If you don’t have your own vehicle, consider renting or taking a guided tour with the folks from Tucker High Adventure Tours. Half-day and full-day tours are available to take you and your group to popular destinations like Picture Rock, Lookout Point and Baker Canyon. You can also take an “Old West” tour that highlights remains from the late 1800s. Or choose your own adventure on a self-guided ride with two-seat and four-seat vehicles from Polaris available for rent.
When to Go
While some lower sections of the trail are accessible year-round, most of it is covered by snowfall through winter. Late spring is a good time to start riding, but even then you’ll find snow cover. The trail over the Pahvant Mountains and the Sevier Plateau is usually closed until mid-July. Mid-July through early October is generally considered the best window for covering the whole trail. October is a popular time for riding, as the days are cool and the trees are changing color.
Throughout the year, there’s a significant variation in temperature and conditions depending on your altitude. Keep this in mind when planning your trip. August can be unbearably hot on the lower sections of the trail, while quite pleasant in the high country. Understand the weather conditions in the areas you ride — while also remembering that they can, and do, change frequently. One of the nice parts of starting in Beaver is that the high elevation tends to keep temperatures cooler in the popular summer months.
The weather is just one of the things to plan for when hitting the trail. Dress in layers and expect to be adding and removing clothes depending on conditions throughout the day. If you’re camping, expect cool nights, even in the summer.
Bring along plenty of food and water — more than you’ll probably need, and this goes for fuel, too. Plan for the worst-case scenario of being stranded in the backcountry for much longer than you expect.
While it’s sometimes inviting to wear lightweight clothes and open-toed shoes when the weather gets warm, understand the reason for protective gear: You’re traveling through unsupported territory, and accidents happen. They are much less likely to cause you problems if you’re dressed properly, with boots, a helmet, and ATV-specific clothing designed to protect your body.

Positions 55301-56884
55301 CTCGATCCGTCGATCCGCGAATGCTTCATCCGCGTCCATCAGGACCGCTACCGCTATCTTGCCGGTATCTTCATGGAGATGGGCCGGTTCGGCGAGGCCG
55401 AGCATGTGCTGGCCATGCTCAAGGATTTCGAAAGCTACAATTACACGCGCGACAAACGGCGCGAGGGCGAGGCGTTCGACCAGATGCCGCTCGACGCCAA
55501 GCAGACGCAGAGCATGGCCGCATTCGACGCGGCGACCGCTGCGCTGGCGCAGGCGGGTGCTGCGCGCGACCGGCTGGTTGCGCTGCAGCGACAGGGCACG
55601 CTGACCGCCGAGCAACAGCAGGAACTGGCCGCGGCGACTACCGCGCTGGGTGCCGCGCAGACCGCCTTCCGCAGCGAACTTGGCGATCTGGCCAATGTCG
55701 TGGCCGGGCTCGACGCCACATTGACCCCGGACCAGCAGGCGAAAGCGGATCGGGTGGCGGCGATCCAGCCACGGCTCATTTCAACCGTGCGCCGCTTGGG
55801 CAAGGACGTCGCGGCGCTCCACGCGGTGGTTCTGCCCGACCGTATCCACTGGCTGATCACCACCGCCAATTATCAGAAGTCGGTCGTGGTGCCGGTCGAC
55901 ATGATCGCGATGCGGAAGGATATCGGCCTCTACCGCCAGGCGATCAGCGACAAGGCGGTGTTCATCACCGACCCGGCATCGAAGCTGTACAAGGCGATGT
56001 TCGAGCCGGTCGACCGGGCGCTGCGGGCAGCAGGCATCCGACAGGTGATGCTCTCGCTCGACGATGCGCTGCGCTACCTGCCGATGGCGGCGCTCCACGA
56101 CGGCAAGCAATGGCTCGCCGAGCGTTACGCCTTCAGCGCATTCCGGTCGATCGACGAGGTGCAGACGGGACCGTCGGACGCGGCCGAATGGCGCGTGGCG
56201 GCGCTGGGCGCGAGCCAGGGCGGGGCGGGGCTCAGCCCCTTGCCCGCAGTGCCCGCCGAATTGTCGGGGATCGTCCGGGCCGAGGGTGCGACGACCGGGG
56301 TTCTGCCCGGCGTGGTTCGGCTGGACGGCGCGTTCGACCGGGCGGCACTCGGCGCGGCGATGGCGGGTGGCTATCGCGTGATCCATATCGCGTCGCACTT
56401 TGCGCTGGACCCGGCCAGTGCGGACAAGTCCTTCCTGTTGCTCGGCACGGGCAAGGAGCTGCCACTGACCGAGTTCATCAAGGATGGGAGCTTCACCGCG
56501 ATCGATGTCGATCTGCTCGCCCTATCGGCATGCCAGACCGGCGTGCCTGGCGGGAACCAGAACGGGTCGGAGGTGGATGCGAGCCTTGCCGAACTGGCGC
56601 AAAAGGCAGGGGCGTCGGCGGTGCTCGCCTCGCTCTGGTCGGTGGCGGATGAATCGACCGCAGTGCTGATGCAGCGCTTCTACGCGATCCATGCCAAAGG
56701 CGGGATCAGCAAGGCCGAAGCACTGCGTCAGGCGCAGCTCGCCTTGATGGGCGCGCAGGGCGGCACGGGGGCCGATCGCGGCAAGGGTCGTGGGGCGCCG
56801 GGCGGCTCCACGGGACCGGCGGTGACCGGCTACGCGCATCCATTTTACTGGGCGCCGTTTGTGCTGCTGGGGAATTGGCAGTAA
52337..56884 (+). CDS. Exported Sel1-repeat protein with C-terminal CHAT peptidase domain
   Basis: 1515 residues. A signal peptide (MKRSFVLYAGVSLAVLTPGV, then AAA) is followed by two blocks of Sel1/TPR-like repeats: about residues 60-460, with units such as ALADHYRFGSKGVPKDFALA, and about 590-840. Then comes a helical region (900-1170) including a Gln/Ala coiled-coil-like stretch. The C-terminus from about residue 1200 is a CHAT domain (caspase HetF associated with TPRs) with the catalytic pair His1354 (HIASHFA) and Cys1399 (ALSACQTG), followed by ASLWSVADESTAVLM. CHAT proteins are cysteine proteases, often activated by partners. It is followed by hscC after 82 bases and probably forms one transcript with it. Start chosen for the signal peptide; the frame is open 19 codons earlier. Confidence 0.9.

Get Your Permit
You’ll need a permit to ride any ATV or OHV on any Utah trail. There is no reciprocity with other states, so make sure that you have a Utah-specific permit before you head out.
What to See
Enough with the warnings — time to have fun. Taking on the entire Paiute Trail is a big, multi-day excursion. You’re much more likely to enjoy exploring it one section at a time. One of the joys of the trail is that it covers such a wide variety of Utah’s diverse geography.
You can spend time rambling through the forested trails among the aspens or through the rocky, desert landscape of southern Utah. Ride up to high altitudes, such as through the 11,500-foot Tushar Caldera, where you’ll find the remains of an ancient volcano (it also has a small waterfall, too). In the spring and summer, see the incredible wildflower displays in the Upper Bullion Canyon and look for herds of deer and elk that roam the meadows.
The trail’s also a great way to explore the region’s past, with remnants of former communities sprinkled throughout the area. You’ll find old cabins, mills, mines and meeting places. Go back in time by examining ancient rock art created by the earliest Native American people, or keep traveling backward by imagining the dinosaurs that once called this place home — it’s a hotbed for fossils.
The Paiute Trail is just the start of your spectacular ATV experience in Utah. With a little research, you can find lesser-known corners of the state to explore. And chances are, you’ll have those corners all to yourself.